Horses kept indoors much of the time may also require blankets when turned out, as the artificial light and elevated temperature of an indoor facility can inhibit the growth of a full winter coat. In fact, some show barns keep lights on long enough to simulate summer daylight hours so that their horses do not get “the fuzzies”. Turning such horses out on a cold winter’s day with no protection could be risky to both their health and their comfort.

Blanketing Basics

            If you do choose to blanket your horses, you will want to keep a close eye on them, as blanketing can cause as many problems as it solves. Here are some things you will want to keep in mind:

  • Choose appropriate blankets for your climate. It is often best to have a variety of blankets of varying weights on hand.
  • A horse can get too warm under a blanket if the temperature suddenly goes up or if they exert themselves. “Breathable” blankets can help with this problem, but you still need to check your horses regularly to make sure they are wearing the appropriate weight blanket for that particular day. Inserting a hand under the chest area of the blanket and feeling for sweat is a good way to check for excessive warmth.
  • An ill-fitting blanket can cause discomfort, rubs and sores. Learn how to size blankets correctly to each horse, and adjust straps as necessary to customize fit.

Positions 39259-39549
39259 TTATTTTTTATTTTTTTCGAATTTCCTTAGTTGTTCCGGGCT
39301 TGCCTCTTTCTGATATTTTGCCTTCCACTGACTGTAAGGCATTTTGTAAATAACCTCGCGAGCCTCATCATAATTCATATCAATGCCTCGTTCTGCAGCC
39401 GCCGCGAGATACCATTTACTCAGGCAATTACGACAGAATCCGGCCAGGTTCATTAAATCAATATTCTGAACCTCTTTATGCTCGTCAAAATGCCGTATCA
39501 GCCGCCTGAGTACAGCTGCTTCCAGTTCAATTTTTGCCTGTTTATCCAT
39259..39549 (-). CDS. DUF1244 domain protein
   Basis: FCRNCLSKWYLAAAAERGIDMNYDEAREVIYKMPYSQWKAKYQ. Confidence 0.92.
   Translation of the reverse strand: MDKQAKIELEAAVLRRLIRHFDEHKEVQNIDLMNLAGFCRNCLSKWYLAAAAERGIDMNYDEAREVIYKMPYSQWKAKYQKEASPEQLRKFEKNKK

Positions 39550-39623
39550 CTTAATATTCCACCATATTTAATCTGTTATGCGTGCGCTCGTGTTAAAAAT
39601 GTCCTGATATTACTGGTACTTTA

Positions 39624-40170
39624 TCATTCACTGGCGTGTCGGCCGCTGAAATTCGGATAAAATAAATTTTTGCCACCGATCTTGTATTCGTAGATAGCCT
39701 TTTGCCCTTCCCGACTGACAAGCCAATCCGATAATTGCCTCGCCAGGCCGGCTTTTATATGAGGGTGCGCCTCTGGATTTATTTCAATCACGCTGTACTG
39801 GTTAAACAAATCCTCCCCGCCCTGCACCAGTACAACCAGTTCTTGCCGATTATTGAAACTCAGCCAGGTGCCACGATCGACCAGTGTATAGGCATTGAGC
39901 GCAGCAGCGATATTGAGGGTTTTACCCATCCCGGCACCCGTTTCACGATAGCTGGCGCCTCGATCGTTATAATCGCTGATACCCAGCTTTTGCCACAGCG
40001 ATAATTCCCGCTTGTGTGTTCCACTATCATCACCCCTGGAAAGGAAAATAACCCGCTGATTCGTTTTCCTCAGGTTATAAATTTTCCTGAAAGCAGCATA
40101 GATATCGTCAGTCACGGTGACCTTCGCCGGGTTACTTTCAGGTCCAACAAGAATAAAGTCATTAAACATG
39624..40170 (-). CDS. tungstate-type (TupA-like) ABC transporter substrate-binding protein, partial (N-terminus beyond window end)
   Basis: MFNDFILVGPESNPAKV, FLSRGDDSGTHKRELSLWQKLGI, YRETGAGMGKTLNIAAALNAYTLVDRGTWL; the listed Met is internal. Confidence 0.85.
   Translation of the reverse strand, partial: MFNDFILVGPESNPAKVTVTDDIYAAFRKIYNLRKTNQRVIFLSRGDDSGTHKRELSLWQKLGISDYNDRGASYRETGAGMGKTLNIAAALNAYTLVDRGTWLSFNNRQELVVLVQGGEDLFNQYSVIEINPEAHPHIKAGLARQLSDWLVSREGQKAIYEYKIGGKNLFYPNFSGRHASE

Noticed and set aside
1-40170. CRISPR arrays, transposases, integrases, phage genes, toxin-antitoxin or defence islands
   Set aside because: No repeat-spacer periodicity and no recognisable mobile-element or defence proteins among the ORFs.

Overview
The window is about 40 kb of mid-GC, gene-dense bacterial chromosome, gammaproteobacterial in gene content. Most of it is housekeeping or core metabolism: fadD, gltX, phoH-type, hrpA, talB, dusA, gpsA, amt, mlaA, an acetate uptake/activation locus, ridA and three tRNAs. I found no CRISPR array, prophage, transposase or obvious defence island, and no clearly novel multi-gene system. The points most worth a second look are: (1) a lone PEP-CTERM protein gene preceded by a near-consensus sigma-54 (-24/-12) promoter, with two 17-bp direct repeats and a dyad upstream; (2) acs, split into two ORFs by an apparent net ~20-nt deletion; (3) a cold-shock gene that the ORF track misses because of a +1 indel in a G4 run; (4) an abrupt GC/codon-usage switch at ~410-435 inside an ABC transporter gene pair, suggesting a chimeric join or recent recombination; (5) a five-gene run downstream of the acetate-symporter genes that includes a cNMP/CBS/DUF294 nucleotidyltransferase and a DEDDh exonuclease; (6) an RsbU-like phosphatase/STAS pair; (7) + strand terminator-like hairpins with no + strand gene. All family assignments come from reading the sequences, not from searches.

• Loose or broken straps can lead to serious injury. Adjust belly and rear leg straps so that they are not tight, but sit no more than a few inches away from the underside of the horse. Remove the blanket and repair any broken straps immediately.
  • Blanketed horses must be checked regularly for sores, parasites, fungal infections or any other problems that a blanket might hide. It is best not to leave a blanket on for more than a couple of days before removing it to give the horse a good once-over.
  • Teach your horse to accept a blanket before you need one. If you wait until that first storm hits to start blanket training, you may not be able to get it on, and if you try to rush the process, you could scare the horse and make him develop a fear of blanketing.
  • Follow manufacturer’s instructions when washing blankets. Regular laundry detergent will destroy the waterproofing on many blankets. If the manufacturer tells you to use a special washing liquid, do so. Many blankets also need to be line dried rather than put in the dryer, so check that instruction as well.
  • You tend to get what you pay for. Cheap blankets are usually that way for a reason: inferior materials and workmanship simply cost a lot less. You may find it less expensive in the long run to invest in a good quality blanket that will last several seasons, rather than having to run out and buy several cheap ones each year.